In 2016, the GozNym malware was used to steal bank account credentials and, subsequently, money from those accounts. So when people whose computers were infected with GozNym tried to log in to accounts protected with two-factor, the fake banking sites would prompt them to enter a one-time code provided by their token (or other second factor). And when they typed the one-time code into the fraudulent token panel (which they believed was actually their bank’s way of asking them for their second factor), the thieves were then able to intercept that code and use it to log in to the victim’s bank account before the code expired. Once they had compromised the accounts, the perpetrators then tried to make transfers from the victims’ accounts into their own bank accounts.Read More
  • Infamous Forum For Instagram Hackers Gets Hacked by Other Hackers
    A forum where hackers and cybercriminals trade stolen Instagram and Twitter accounts was apparently hacked. The administrator of the forum, which is called OGUSERS, announced it in a post on the forum itself on Thursday. OGUSERS, also known as OGU within its members, is a forum ostensibly launched to trade “OG” usernames, as in: unique, short, and rare usernames. The forum became a hotbed for hackers who specialized in breaking into other people’s accounts, taking control of them, and then selling them to the highest bidder, as a Motherboard investigation revealed last year. Several members of OGUSERS used a technique called SIM swapping to hijack people’s phone numbers. “It's like a nuke dropped on the site,” a OGUSERS member told Motherboard, explaining that people are quitting the site, worried that authorities have their data, or that others will now hack their accounts.Read More
  • Government leaders worry about GPS spoofing, hacking
    Industry leaders and government officials warn position, navigation and timing services are increasingly under attack, including through a method that allows adversaries to manipulate computers that use GPS. During a panel at the annual Satellite conference May 7, industry leaders and government officials pointed to various threats facing GPS and what needs to be done to protect those services. As GPS has become essentially ubiquitous in modern technology, from satellites to personal cell phones, the danger of such an attack has grown and become a greater concern for military leaders. The panelists called for new technology to be made more robust through various authentication methods that can verify the data provided by GPS. Several technologies exist to validate GPS data. Beyond authentication, manufacturers need to ensure that the receivers they build maintain a minimum level of security that can guard against some threats, argued James Platt, director of the PNT office at the Department of Homeland Security.Read More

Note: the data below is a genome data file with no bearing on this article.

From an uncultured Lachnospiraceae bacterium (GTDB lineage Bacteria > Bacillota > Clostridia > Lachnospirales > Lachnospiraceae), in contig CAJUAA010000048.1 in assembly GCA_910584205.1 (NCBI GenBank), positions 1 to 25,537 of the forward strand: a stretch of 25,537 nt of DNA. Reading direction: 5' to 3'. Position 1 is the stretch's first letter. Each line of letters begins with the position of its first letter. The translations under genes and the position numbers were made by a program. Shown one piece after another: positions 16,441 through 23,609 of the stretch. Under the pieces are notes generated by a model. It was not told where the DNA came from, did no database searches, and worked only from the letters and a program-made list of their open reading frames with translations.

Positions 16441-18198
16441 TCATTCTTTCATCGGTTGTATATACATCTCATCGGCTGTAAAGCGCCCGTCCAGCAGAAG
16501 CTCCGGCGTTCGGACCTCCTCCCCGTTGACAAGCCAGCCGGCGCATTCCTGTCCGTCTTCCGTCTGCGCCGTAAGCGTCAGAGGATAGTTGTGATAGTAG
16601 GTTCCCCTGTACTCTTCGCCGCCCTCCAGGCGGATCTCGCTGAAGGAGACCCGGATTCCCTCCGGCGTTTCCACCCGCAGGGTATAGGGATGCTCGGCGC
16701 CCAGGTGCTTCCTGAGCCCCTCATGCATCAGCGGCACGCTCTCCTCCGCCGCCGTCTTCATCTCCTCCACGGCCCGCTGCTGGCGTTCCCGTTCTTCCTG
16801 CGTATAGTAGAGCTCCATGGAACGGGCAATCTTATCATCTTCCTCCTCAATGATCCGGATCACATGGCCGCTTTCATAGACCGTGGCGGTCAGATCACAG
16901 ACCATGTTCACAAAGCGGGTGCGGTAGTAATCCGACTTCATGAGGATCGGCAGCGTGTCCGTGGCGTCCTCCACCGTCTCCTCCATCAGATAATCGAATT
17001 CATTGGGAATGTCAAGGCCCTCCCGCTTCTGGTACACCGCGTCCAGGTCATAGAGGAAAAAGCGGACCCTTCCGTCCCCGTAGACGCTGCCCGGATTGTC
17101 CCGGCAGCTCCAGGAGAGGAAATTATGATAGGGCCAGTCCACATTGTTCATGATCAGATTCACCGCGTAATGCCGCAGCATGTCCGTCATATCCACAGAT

• How safe is your blockchain?
    The Jaroona Security Node uses artificial intelligence algorithms and neural networks for self-improving security features that protect the blockchain from cyber attacks The use of consensus models enables the securing of only blockchain ledger immutability against predefined adversarial conditions, but not the securing of smart contracts that are running on it, or of blockchain’s underlying technology. Smart contracts can contain security vulnerabilities, bugs and malware that affect not only a party that places a smart contract into a blockchain, but also blockchain performance itself. The blockchain underlying technology is also prone to software security exploits that open doors to cyber attacks against blockchain and smart contracts.Read More
  • WhatsApp hack: Indian government calls it an issue of 'national cybersecurity'
    WhatsApp, the mobile messaging app, whats recently hit by spyware that was being spread through WhatsApp calling. The Indian government wants to WhatsApp to clarify what it has does to address the situation because the spyware attack and other vulnerabilities like it are an issue of 'national cybersecurity ' This (the spyware attack) stokes the larger issue of national cybersecurity and how to regulate this sphere. WhatsApp, Facebook’s popular messaging mobile app, was recently hit by spyware that could spread with a single phone call.The company says that only a ‘relatively small amount of people’ were affected by hack, globally. But, Indian users who form the WhatsApp’s largest user base accounting for 200 million of its 1.5 billion users — and the Indian government wants answers.Government officials who spoke to ETtech believe that this hack is no mere one-time incident, but it entails a larger issue of cybersecurity .Read More
  • 45% of SA firms are targeted by cyber attacks - report
    DURBAN - The report released by the Ombudsman for Banking Services revealing that 50 percent of all complaints are fraud-related, reinforces the importance of improved cyber awareness.  Banks run extensive education and awareness campaigns and implement numerous security measures to protect their clients.  But consumers are still being tricked by sophisticated cybercriminals who continue to find new and advanced techniques to gather sensitive personal information which they use to bypass banks’ security measures. The latest research from Mimecast and Vanson Bourne found that 45 percent of South African firms reported an increase in targeted spear-fishing attacks using malicious links or attachments over the past year.Read More
  • 4 Lessons to be learned from the DOE’s DDoS attack
    DDoS attacks should be taken seriously Today’s DoS and DDoS attacks are different seeing as they are more vicious, pointed, and capable. For utility providers this kind of attack could prove disastrous to operations, inundating network servers and equipment with requests and blocking out official communications. DDoS attacks should be taken more seriously, and today’s enterprise world should be focused on preventing and protecting from them as much as any other threat. Network layer attacks can last longer than 48 hours, while application layer attacks can go on for days. These attacks can last for increasingly long periods of time, and when it comes to utility providers and the smart grid, that could potentially mean lengthy service disruptions. It’s that all threats should be taken seriously, including DDoS attacks, which are growing more common.Read More